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Can Anyone Protect the Euro?

Well, here we are in a fine financial mess again, and one is inclined to say, “Well, I didn’t cause it, why should I have to pay?” This is, of course, a very good question, and one that is on the lips of millions of people. I have debt, but I am responsible, and servicing that debt rather boringly comes before buying something nice or going on holiday. But, I say that the fault doesn’t really lie with the borrowers, because, for the most part, they feel that if the banks will lend, then it’s OK. They feel that they can handle the situation because they have jobs and prospects. But then the bubble bursts and the lay-offs come and the debt-load becomes something that cannot be handled.

The fault lies with greedy and irresponsible bankers who lend too much too easily. Banks are so important that they cannot be allowed to fail completely these days. The various governments have little choice but to pick up the pieces and perform the necessary bailing out. But it is at this point that it is good to remember that governments don’t actually have any money – they only have taxes. This means that you and I are the ones who must pay, time and time again.

Countries also cannot be allowed to go bankrupt. A country is not a company, and the receivers cannot just take over, break the country into pieces, sell them off to the highest bidder and return the funds to the creditors. Other countries must pitch in and help. In a way, the problem lies with democracy, because politicians rarely want to make unpopular choices. If a family is in financial trouble the spending stops, the meals get simpler and clothes get repaired instead of replaced. No investment is made in new furniture, cars or electronics. The family, democratically or otherwise, is forced to make unpopular choices, tighten their collective belts and go without. Political parties who force their electorate to do the same are usually on their way out!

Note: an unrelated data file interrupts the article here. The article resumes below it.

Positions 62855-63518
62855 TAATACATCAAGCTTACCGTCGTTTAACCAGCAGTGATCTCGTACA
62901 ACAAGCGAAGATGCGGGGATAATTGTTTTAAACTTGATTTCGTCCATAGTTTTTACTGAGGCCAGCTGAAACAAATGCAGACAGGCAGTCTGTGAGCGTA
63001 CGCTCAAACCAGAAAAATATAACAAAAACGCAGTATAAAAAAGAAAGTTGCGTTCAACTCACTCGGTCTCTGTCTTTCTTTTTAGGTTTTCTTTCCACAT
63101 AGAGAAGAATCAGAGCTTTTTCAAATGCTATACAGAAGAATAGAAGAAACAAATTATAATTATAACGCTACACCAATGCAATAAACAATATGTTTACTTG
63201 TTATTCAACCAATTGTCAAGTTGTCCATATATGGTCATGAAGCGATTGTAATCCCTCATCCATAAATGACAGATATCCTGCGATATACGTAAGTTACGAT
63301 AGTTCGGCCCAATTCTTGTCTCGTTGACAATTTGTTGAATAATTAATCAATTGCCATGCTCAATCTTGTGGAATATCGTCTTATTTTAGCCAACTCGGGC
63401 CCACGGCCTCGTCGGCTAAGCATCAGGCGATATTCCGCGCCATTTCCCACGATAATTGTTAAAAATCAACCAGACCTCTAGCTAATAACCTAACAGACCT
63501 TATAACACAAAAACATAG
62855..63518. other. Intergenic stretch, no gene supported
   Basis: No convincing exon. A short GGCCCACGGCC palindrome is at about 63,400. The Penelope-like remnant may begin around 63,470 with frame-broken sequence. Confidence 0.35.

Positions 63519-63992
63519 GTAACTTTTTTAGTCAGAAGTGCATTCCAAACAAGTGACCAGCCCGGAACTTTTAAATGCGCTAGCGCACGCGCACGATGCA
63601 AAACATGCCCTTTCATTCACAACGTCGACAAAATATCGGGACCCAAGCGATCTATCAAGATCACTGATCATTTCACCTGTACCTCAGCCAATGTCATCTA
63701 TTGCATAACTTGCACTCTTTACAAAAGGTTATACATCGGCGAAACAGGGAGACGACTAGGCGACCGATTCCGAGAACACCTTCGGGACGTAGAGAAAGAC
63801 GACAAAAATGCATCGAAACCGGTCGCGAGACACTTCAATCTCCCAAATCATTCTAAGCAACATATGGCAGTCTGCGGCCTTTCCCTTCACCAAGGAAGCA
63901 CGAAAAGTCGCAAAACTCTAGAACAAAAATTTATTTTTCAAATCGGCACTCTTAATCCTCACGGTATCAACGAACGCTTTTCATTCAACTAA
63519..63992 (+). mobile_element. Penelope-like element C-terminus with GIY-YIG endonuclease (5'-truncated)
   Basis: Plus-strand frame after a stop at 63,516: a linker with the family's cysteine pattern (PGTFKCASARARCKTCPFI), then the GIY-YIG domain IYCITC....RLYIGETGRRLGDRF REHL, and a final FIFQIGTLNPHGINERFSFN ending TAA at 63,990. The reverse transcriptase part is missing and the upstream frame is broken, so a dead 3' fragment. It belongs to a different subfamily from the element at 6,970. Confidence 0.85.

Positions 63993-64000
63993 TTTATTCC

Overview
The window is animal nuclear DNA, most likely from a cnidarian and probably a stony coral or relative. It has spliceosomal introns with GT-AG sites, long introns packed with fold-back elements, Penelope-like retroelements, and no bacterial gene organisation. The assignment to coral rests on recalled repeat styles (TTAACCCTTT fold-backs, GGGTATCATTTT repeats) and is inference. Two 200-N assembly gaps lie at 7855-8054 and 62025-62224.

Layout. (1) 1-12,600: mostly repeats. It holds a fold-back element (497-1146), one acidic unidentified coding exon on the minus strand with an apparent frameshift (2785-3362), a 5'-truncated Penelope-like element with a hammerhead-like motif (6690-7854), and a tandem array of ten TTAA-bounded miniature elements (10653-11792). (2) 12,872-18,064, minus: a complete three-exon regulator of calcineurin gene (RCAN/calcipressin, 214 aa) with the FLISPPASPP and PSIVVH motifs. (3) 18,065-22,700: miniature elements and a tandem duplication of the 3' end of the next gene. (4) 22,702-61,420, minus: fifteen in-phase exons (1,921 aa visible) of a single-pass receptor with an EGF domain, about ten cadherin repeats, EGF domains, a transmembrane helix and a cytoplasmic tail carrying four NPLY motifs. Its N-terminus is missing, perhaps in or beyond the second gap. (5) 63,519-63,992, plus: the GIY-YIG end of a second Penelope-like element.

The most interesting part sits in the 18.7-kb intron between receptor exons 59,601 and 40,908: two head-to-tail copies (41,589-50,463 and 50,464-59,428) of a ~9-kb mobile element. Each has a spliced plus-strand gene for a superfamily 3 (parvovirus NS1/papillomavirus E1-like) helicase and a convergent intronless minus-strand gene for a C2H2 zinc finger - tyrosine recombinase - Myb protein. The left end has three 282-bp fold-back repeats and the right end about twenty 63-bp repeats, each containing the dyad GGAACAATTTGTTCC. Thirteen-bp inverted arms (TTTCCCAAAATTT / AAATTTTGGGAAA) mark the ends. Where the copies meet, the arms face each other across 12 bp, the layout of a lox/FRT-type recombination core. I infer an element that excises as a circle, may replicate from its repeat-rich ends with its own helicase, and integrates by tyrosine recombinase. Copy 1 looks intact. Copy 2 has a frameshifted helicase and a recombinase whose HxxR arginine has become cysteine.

The whole economic system is basically out of control, at least from a government level. From a corporate level I suspect that the system is working perfectly for the benefit of the few, at the expense of the many. If banks don’t lend, they don’t make money. If individuals can’t borrow, they can’t spend on those bigger items like housing, cars, luxury furnishings and electronics, holidays and the like. If individuals and smaller companies stop spending and investing then the whole economy starts to take a downturn, spiraling on down to the next depression.

Stronger controls on lending may help to protect against such deep depressions, but may also prevent happy boom times also. Perhaps we need to protect ourselves more, keep a little money in reserve, keep the debt level realistic, don’t keep all our eggs in one basket – and always have a Plan B.

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